5 November 2014
Prime Minister John Key has announced new temporary legislation that allows passports of suspected foreign terrorist fighters to be cancelled for up to three years.
Mr Key made the announcement in a speech to address New Zealand’s stance on Islamic State (IS) – the terrorist organisation wreaking havoc in Syria and Iraq.
“IS exposes us to a type of threat that we lack both the legislative tools and resources to combat,” says Mr Key.
The Prime Minister today said there are around 30 to 40 New Zealanders on a security intelligence watchlist who are perceived as a potential terror threat or are involved with IS.
“These are people in or from New Zealand who are, in various ways, participating in extremist behaviour,” says Mr Key.
Of those on the watchlist, Mr Key believes a “significant number” are New Zealand-born.
He says there are at least five Kiwis currently fighting in Syria, and nine passports have been cancelled.
There are a further 30 to 40 people in New Zealand who “require further investigation”, many of which are in Auckland.
There are several New Zealanders who have already travelled overseas to fight for IS, and others who have tried and failed after their passports were cancelled.
“We do not want to have a reputation for exporting foreign terrorist fighters to places which already have more than enough of them,” says Mr Key.
“We have an obligation to ensure New Zealanders are safe at home or abroad.”
Cabinet has signed off on several proposals for short-term security-related law changes, as well as a $7 million funding injection for the Security Intelligence Service (SIS) so it can employ more staff to monitor and investigate potential terror threats in New Zealand.
The legislation allows the Minister of Internal Affairs to cancel passports on the grounds of national security for up to three years, when previously it could only be done for 12 months.
The period a passport can be cancelled for can also be extended, and will allow the holder to seek a judicial review of the Minister’s decision.
Mr Key says it would be rare for a New Zealander’s passport to be cancelled for more than a year.
IS currently has recruited around 12,000-15,000 foreign fighters, including up to 3000 who hold western passports from a range of countries.
“The rise of such a well-resourced, globally-focused terrorist entity, highly skilled in recruitment techniques utilising social media, is a game changer for New Zealand,” says Mr Key.
The proposed legislative changes would also allow the Minister of Internal Affairs to suspend a passport or travel document for a temporary period of no more than 10 working days.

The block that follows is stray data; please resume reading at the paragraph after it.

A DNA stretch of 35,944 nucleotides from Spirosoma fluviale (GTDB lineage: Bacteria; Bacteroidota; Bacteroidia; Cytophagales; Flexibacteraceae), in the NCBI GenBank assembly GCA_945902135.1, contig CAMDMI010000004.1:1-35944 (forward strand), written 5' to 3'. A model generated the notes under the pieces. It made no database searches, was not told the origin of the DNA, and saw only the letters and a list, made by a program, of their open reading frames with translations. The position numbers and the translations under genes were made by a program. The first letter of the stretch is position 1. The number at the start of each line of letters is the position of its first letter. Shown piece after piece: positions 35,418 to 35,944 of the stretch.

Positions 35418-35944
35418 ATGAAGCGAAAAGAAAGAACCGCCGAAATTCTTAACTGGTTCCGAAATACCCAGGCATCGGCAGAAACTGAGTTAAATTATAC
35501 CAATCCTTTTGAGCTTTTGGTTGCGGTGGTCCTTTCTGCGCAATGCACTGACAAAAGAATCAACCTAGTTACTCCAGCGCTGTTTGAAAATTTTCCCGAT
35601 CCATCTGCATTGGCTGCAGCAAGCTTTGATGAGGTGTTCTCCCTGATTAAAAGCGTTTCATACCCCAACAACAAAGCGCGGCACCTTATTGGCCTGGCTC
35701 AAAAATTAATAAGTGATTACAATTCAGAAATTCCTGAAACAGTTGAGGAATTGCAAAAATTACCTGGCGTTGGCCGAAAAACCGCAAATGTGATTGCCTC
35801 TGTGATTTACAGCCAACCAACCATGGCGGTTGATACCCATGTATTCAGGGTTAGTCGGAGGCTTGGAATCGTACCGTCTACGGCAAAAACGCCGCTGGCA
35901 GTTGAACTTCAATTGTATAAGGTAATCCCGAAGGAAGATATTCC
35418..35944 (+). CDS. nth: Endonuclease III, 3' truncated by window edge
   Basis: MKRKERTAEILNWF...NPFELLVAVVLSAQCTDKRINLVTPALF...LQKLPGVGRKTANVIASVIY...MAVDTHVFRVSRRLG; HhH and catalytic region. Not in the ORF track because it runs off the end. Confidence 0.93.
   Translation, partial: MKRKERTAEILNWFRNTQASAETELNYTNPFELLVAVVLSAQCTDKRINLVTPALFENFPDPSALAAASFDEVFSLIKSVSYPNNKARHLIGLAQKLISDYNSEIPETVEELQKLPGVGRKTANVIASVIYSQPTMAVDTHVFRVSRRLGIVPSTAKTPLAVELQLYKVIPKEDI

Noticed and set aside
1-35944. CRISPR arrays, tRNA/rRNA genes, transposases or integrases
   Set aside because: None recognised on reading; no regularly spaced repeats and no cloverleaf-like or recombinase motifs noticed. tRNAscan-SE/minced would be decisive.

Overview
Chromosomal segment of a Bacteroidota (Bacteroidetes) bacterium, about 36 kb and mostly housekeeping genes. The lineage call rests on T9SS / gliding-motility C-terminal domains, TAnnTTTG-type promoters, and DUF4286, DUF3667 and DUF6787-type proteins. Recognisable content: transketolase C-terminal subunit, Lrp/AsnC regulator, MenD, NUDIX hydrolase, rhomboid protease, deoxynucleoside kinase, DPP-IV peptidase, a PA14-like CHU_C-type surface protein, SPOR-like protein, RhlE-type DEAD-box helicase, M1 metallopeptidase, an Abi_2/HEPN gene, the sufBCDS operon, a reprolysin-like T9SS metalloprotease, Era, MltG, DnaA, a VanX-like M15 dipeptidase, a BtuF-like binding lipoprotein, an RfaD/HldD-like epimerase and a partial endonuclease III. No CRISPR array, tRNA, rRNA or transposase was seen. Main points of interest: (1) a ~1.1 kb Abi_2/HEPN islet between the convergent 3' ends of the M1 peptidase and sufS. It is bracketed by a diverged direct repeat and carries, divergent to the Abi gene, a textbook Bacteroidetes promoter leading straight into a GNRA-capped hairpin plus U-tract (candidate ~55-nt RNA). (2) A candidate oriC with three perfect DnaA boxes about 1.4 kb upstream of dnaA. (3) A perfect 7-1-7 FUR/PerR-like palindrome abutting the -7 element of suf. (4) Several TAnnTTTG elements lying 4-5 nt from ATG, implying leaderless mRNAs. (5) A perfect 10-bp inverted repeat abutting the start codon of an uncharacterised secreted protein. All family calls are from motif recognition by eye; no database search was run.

“This power would be used in circumstances where urgent action is required but time is not available to prepare a full package of information to support a cancellation. It would allow agencies to take action to prevent foreign fighters from travelling should information come to light late in their planning phase.”
The Government is also proposing to allow the SIS to be able to undertake video surveillance of potential terrorists in New Zealand.
Currently the SIS cannot install video cameras in a private premise, even if it is for the purpose of observing activities of security concern, like people training with weapons.
Mr Key also wants the SIS to be given emergency surveillance powers for a period of no more than 48 hours, where it can conduct urgent surveillance before a warrant can be issued.
The Government wants to pass the temporary changes so they can be implemented before the Cricket World Cup in February.
Labour MP Phil Goff believes the 48 hour window is of concern, and should be used in “extraordinary circumstances” and should be ratified by the minister in charge as soon as possible which should take much less than two days.
The changes would also have a sunset clause, meaning they would cease to have effect after a specific date unless extended. Mr Key says the clause allows for a wider review of New Zealand’s security services, and the legislation will also go through a truncated select committee process.
Labour has indicated its support for the changes based on the briefings it has had, but will not cast its vote until it fully understands the proposal.
“The select committee process is truncated and that’s a pity, but it does give us a chance to give us some amendments to balance any additional power with safeguards for ordinary New Zealanders,” Mr Goff says.
He disagreed with Mr Key when he said the international threat level was getting worse and says the September 11 attacks by al Qaeda, which happened when he was Minister of Foreign Affairs, is worse than IS so far.
Fellow Labour MP David Shearer hoped the threshold for removing someone’s passport and the level of evidence against them would be high.
Green Party co-leader Metiria Turei says the party is against any form of military presence, including a training role.
“It is our view that the war effort will not result in peace, it is a strategy without an end point and has a low chance of success,” she says.
Any military assistance should be seen as a contribution to the war effort, she says.
Just in the name of stopping terrorism the New Zealand Government have already started to act like the US Government by using ISIS as a pretext to have more of our liberties removed; The Prime Minister today said there are around 30 to 40 New Zealanders on a security intelligence watchlist who are perceived as a potential terror threat or are involved with IS; in the 3 News article. This tell me this government is becoming dangerous and tyrannical. And that how tyranny starts, people.